I haven't been to too many gigs over the last three months, I'm not sure why. The ones I did go to were on the whole quite cool. I've reviewed all the bands I've seen, except some of the ones I reviewed last issue and who played exactly the same set.
The Farnham Maltings
Wow! What has happened to Avalanche? Well they've changed their name to Silverstream, have a different singer and a batch of new songs that made them sound like the Sex Pistols jamming with Hot Chocolate. The last number was particularly rocking, although their set lacked anything as anthemic as 'White Chameleon'.
Jetpack were definately one of the most popular bands of the day. Their tuneful emo rock is certainly very entertaining live and also on record, proof of which is their 'Neck Mohican' EP. The tracks from that single, 'An Elderly Game' and 'Superhero', although brilliant, did not go down as well as some of their new, faster material. Look out for this band in the future, their live set is particularly cool.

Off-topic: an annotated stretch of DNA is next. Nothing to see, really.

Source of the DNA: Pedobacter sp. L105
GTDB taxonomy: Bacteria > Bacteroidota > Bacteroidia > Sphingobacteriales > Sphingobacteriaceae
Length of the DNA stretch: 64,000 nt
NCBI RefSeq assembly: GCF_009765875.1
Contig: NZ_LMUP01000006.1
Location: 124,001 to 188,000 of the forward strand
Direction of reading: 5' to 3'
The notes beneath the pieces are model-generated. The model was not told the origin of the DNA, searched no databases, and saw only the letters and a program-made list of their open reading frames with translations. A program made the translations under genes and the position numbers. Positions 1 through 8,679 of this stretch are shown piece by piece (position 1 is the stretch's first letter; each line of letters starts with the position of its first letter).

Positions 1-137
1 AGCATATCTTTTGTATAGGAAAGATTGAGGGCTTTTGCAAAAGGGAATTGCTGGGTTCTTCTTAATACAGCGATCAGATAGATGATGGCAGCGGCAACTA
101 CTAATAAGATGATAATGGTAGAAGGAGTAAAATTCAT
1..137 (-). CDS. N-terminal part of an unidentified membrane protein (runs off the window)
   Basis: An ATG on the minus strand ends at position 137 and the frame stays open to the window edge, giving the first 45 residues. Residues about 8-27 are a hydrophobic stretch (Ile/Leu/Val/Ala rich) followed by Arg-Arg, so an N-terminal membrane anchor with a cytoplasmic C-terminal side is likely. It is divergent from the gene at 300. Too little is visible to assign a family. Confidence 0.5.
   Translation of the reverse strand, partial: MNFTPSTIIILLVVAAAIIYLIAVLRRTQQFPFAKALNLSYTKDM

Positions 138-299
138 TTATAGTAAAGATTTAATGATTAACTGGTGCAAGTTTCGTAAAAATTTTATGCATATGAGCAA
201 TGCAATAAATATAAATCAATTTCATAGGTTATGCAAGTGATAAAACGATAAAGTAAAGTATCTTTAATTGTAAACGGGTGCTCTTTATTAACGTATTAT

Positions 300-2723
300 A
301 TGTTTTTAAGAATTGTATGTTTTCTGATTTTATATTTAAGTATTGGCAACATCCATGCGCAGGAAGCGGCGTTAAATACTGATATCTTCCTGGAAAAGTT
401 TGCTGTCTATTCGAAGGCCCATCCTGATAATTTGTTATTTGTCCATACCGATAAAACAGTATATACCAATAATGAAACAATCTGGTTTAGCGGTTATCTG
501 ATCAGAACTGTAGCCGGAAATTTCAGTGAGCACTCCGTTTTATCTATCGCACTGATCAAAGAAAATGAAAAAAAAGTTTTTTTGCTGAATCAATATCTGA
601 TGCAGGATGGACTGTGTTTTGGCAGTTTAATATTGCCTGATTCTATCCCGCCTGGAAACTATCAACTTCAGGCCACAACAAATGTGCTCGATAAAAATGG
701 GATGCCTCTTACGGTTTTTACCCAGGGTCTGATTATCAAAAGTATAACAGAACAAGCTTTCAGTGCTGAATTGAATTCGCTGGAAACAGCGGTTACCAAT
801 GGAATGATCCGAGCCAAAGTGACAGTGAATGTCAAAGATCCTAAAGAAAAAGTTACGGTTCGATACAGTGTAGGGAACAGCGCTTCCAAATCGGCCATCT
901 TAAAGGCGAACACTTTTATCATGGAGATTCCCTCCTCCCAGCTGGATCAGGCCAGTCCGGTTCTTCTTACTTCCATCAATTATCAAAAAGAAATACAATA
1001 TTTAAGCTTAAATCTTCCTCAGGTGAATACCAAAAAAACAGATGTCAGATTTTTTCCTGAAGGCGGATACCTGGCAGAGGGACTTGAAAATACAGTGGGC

Daytona are a good band, but because they were the only band of the day not to have a strong local support, the reaction towards them was a bit lukewarm. That was a shame because their songs are strong, epic rock that is easily accessible, yet still with an edge. Headliners Inter were as enjoyable as ever; their new songs are going to make a storming album, when they eventually get round to releasing it. I especially liked 'National Paranoia' and 'Radio Finland', both should be on the album. I was disappointed that in their long set they didn't play 'Do You Feel Lucky?' though, I hope they haven't discarded it altogether.
I didn't see all the bands on the acoustic stage, but the ones I did were cool and laid back. Not many people were around for Sonic Blue, but those who were saw some passionate singing and excellent songs. Dick Savage is a good singer/songwriter, his best track being the attack on British snobbery, 'English Arrogance', and the Who Moved The Ground? stuff is solid as well. By far and away the finest band on the stage were The Scrutineers. Their quirky lo-fi jazz mix is not to be missed! I think the singer said that the band had a single out soon, and I advise you to check it out. They produced startingly refreshed music, which created an electric mood, despite the acoustic guitars.